The adversity we face along the path of discipleship often leaves us feeling anxious, perplexed and bewildered. Such was the case for Joseph Smith, who, while imprisoned in Liberty Jail, cried out, 'O God, where art thou? And where is the pavilion that covereth thy hiding place?' (Doctrine and Covenants 121:1).
In response to his heartfelt plea, came the reply: 'My son, peace be unto thy soul; thine adversity and thine afflictions shall be but a small moment; And then, if thou endure it well, God shall exalt thee on high; thou shalt triumph over all thy foes” (Doctrine and Covenants 121:7-8). Joseph was then told that the purpose of his unique trials were not to destroy him, but to “give [him] experience, and shall be for [his] good’ (Doctrine and Covenants 122:7).
Amidst our most bitter trials, we must not forget that through faith in Jesus Christ all of our adversity can become the bread of spiritual growth. We must remember that God's work and glory is “to bring to pass the immortality and eternal life of man” (Moses 1:39). Even the stones that cause us to stumble, which we bring upon ourselves through disobedience, can be transformed by the power of Christ into life-givng bread. It requires faith in His name, sincere and complete repentance, baptism, and enduring to the end (3 Nephi 27:16-20).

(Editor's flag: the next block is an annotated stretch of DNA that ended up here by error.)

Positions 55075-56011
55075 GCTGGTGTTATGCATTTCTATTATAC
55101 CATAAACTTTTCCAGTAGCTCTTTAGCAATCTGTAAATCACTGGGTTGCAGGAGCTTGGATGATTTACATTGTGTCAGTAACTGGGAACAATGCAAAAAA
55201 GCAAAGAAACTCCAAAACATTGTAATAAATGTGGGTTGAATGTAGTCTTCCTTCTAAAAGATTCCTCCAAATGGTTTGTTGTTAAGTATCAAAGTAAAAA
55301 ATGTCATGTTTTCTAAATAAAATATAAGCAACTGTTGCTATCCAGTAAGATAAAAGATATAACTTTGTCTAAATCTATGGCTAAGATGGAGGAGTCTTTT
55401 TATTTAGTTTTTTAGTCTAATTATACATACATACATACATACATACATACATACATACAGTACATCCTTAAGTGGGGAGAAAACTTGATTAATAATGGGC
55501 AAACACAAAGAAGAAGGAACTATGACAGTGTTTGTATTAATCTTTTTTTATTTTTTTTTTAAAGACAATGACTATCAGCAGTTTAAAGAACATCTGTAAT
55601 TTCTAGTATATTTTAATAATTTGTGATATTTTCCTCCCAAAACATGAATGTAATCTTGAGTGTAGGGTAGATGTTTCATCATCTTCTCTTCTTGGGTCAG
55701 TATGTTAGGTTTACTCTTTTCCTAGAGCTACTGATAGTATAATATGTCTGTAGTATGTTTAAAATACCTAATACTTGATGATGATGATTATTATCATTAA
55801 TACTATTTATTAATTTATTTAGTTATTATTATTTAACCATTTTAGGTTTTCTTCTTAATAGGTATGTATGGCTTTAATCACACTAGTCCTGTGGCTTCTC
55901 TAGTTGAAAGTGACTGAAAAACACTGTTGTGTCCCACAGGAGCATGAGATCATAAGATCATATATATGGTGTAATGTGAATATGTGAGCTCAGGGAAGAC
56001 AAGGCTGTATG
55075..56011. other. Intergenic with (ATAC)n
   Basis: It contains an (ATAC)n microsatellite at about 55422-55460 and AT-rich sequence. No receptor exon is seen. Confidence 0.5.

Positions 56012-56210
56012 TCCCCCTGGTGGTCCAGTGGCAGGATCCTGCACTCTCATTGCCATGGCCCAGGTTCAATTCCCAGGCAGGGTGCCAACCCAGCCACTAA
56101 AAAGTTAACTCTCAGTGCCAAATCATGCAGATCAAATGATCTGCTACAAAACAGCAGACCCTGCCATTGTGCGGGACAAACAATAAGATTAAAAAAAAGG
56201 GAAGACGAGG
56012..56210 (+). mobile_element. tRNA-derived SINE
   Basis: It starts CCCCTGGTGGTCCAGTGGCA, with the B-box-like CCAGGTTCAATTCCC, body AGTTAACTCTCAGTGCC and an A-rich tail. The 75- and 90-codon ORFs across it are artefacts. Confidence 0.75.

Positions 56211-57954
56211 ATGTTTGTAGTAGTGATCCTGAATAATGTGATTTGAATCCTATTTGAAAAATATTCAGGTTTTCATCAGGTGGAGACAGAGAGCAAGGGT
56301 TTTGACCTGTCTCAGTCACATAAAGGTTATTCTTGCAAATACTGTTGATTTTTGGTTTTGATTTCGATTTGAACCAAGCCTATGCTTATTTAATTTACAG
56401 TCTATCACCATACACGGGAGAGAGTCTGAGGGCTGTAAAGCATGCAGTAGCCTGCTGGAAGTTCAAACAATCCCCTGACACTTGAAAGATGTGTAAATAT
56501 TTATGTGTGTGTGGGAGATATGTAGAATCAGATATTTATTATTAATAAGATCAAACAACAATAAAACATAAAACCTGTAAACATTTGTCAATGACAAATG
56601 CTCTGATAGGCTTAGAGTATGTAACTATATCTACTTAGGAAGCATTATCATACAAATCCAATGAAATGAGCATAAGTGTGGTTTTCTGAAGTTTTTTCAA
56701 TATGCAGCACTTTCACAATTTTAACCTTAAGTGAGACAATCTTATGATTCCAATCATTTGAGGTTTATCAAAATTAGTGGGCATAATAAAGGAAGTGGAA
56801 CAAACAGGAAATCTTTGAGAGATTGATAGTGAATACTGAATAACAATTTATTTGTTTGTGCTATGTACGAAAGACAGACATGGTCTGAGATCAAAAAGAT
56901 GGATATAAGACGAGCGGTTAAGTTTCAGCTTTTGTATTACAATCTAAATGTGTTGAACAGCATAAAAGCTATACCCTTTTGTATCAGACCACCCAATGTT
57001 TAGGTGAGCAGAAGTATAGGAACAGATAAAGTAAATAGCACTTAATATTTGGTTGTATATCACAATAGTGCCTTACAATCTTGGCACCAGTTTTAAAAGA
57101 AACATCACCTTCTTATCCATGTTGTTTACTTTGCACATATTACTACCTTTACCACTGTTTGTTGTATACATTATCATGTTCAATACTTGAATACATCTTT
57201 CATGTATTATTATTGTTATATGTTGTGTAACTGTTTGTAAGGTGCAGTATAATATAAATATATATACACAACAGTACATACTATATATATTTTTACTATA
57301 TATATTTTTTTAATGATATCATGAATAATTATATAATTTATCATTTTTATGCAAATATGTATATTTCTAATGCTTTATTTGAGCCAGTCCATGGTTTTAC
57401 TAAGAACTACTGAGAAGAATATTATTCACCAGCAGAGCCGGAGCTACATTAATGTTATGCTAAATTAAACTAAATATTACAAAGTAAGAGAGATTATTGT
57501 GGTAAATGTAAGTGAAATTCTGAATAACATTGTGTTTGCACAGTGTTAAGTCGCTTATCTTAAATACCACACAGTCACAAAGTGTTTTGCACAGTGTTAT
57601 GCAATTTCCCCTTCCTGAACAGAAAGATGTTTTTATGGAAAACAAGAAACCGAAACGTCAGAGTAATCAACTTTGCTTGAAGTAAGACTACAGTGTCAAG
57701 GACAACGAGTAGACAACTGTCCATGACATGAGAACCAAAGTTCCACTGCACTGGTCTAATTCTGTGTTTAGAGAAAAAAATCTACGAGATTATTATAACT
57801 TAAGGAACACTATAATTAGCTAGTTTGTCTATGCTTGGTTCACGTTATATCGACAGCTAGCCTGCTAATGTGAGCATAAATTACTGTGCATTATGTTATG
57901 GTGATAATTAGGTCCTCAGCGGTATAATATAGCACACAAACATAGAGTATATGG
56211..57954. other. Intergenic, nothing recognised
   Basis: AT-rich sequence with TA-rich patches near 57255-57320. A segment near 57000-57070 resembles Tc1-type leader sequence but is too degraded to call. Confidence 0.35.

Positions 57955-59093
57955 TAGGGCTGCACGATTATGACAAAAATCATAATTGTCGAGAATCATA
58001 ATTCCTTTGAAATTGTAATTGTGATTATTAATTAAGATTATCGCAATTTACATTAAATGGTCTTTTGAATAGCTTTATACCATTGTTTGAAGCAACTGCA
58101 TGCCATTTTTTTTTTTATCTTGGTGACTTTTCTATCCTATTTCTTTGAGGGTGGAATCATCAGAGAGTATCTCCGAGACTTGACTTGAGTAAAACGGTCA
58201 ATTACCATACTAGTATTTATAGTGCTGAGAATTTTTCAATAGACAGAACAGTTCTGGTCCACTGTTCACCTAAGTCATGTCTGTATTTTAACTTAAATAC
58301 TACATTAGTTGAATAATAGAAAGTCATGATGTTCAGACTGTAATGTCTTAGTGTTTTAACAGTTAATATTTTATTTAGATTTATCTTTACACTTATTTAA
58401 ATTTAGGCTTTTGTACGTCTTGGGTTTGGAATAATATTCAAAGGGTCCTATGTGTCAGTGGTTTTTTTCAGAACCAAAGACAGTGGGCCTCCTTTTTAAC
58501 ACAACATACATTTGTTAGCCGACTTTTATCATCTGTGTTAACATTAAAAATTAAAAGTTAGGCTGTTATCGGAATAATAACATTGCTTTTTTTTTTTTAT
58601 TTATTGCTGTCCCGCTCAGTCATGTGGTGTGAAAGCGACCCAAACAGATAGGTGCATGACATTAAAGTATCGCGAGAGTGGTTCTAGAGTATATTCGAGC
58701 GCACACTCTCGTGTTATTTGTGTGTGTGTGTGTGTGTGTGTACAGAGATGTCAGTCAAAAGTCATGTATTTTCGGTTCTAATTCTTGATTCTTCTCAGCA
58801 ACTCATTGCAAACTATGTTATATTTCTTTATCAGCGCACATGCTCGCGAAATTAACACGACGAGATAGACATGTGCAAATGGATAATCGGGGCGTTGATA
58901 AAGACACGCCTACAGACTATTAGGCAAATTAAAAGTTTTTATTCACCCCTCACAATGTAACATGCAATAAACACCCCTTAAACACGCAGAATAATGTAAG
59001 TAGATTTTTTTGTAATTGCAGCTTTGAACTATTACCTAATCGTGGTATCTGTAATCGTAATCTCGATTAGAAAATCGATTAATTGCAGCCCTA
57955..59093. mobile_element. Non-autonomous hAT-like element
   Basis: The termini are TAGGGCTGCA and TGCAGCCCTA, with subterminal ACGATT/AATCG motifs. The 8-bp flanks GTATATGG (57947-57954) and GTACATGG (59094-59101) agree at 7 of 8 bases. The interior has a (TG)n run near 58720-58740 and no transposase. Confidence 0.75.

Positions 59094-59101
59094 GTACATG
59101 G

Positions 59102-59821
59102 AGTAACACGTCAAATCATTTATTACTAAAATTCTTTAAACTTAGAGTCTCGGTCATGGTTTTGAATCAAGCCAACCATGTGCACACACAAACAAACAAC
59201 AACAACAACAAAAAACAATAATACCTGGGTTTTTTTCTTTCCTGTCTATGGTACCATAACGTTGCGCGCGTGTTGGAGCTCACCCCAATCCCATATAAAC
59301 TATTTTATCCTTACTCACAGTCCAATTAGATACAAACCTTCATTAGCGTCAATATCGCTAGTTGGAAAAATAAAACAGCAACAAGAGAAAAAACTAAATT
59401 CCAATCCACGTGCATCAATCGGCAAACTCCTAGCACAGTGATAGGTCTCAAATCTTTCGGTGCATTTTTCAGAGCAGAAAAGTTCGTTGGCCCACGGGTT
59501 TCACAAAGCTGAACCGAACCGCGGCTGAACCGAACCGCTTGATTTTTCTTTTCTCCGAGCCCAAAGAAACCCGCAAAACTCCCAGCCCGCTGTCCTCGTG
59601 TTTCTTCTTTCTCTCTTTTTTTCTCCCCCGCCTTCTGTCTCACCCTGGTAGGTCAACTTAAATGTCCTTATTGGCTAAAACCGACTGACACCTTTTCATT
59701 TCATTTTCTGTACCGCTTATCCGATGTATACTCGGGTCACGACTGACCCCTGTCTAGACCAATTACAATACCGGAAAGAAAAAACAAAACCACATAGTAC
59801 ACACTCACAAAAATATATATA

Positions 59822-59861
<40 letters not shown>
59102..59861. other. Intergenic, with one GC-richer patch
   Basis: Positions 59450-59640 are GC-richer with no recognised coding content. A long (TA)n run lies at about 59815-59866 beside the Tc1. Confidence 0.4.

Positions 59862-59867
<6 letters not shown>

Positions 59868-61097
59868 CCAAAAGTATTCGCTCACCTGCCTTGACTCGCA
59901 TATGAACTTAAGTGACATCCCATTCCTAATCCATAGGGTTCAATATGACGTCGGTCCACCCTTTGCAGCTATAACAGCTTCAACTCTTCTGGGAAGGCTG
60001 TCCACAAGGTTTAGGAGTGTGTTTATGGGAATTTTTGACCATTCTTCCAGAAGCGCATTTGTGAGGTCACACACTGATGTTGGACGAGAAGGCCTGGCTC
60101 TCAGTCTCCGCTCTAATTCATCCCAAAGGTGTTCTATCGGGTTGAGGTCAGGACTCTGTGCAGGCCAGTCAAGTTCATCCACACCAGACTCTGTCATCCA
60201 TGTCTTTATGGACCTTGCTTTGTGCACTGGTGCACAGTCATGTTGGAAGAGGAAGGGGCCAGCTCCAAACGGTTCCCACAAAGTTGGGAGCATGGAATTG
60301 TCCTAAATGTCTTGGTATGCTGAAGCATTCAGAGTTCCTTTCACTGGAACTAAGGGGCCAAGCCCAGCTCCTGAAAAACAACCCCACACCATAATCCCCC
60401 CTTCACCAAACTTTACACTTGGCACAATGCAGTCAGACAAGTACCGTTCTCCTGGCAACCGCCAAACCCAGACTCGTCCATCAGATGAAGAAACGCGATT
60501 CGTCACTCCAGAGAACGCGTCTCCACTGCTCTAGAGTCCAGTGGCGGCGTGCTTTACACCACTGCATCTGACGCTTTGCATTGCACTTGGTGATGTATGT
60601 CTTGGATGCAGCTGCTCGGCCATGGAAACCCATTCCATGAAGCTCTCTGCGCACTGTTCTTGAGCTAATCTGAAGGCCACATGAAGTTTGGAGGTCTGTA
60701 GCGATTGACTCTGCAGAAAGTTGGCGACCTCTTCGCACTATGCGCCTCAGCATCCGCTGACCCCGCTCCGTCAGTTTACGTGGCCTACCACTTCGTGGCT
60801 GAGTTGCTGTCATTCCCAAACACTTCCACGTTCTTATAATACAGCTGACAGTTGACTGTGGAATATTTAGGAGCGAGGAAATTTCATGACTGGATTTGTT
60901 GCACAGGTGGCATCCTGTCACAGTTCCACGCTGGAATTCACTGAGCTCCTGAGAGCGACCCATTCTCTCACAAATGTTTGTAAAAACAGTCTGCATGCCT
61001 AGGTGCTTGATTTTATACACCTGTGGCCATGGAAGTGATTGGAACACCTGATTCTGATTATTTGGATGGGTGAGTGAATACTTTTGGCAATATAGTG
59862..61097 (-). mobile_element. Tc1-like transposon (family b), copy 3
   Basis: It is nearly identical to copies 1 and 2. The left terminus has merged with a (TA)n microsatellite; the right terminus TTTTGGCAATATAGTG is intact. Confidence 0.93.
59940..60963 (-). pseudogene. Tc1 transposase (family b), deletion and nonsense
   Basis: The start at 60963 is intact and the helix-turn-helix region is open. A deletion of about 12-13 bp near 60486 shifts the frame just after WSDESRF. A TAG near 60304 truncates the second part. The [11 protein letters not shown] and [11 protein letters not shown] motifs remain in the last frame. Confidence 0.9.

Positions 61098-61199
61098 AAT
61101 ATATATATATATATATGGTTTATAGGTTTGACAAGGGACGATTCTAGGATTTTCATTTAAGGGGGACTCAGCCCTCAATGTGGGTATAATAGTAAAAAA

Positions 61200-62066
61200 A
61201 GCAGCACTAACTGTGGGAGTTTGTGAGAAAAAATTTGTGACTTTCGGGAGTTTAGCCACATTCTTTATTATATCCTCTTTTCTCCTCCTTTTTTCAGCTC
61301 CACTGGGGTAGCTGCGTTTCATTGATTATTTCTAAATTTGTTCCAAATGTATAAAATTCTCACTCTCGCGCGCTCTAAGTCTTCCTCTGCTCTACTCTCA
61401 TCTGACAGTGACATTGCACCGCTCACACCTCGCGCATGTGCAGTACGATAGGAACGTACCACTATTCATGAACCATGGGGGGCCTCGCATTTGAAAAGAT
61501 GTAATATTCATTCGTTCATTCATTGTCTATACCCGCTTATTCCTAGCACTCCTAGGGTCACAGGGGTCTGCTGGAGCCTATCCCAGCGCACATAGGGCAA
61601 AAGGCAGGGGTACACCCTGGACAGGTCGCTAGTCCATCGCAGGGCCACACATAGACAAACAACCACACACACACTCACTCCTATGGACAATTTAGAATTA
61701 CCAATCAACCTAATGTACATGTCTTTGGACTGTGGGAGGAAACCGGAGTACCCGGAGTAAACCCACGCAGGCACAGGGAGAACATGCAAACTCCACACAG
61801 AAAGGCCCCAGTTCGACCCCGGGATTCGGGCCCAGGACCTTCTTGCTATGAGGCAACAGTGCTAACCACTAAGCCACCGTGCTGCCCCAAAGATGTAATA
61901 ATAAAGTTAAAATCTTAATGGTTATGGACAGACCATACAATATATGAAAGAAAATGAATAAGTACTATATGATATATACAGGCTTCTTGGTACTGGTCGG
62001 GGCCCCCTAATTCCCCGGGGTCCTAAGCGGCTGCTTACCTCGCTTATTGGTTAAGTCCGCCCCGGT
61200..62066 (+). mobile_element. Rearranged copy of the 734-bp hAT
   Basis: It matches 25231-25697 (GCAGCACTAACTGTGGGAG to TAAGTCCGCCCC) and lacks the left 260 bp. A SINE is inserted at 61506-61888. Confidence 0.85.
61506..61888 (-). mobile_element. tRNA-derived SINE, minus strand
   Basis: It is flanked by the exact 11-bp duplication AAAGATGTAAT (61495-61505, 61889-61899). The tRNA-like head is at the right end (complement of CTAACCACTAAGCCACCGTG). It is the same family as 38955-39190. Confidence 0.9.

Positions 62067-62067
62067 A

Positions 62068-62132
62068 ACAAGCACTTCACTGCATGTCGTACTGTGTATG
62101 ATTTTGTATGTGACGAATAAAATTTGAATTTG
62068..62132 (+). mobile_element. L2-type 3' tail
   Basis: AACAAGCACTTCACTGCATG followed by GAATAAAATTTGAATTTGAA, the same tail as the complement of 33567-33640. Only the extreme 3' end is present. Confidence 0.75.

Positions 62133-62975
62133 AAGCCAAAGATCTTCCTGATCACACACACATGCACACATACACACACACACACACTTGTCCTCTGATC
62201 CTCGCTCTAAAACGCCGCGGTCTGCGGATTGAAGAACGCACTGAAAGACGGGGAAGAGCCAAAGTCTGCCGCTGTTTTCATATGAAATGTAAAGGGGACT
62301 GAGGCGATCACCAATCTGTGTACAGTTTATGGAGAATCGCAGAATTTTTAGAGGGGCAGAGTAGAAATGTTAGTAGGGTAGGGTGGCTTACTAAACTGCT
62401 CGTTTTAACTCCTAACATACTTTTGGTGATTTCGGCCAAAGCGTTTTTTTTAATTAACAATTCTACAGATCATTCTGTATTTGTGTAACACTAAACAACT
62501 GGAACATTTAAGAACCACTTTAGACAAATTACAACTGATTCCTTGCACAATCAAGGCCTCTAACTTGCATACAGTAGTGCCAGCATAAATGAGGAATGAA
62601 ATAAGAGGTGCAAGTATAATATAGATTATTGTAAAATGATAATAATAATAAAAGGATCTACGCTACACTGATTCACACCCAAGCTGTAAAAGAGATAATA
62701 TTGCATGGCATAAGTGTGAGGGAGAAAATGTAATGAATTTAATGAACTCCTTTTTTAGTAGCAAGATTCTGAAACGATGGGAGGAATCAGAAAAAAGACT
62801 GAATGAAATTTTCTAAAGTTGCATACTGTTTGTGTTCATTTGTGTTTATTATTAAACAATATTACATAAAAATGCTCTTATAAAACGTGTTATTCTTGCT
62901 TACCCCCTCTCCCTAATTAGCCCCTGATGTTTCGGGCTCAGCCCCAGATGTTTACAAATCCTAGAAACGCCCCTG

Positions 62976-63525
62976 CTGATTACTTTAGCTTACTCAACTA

Jesus teaches us to seek and ask for the things that we need, with the assurance that God would respond with love. He asks, 'What man is there of you, whom if his son ask bread, will he give him a stone? Or if he ask a fish, will he give him a serpent? If ye then, being evil, know how to give good gifts unto your children, how much more shall your Father which is in heaven give good things to them that ask him?' (Matthew 7:9-11).
The Bread of Adversity
After four hundred years of bondage to the Egyptians, one might think that a quick deliverance and a smooth ride to the promised land was in store for God’s chosen people. God did indeed deliver Israel from the Egyptians, but it was not an easy journey to the land flowing with milk and honey (Exodus 3:8).
As they neared the border of the promised land, their faith in God waivered. Though God had led them out of Egypt, they still carried much of Egypt within them. Israel had been delivered by His miraculous power, yet they could not summon enough courage to trust in His promises (Numbers 13:27-33). When God required Israel to exercise faith, they succumbed to fear, and in God's economy, faith is non-negotiable (Hebrews 11:6).
Recognizing that their faith was weak, God had caused Israel to wander. This period of trial was meant to discipline and test their hearts, ultimately building up their faith and trust in God and helping them become what He knew they could be.
Moses later commanded them not to forget their experiences in the wilderness, saying:
“Thou shalt remember all the way which the Lord thy God led thee these forty years in the wilderness, to humble thee, and to prove thee, to know what was in thine heart, whether thou wouldest keep his commandments, or no.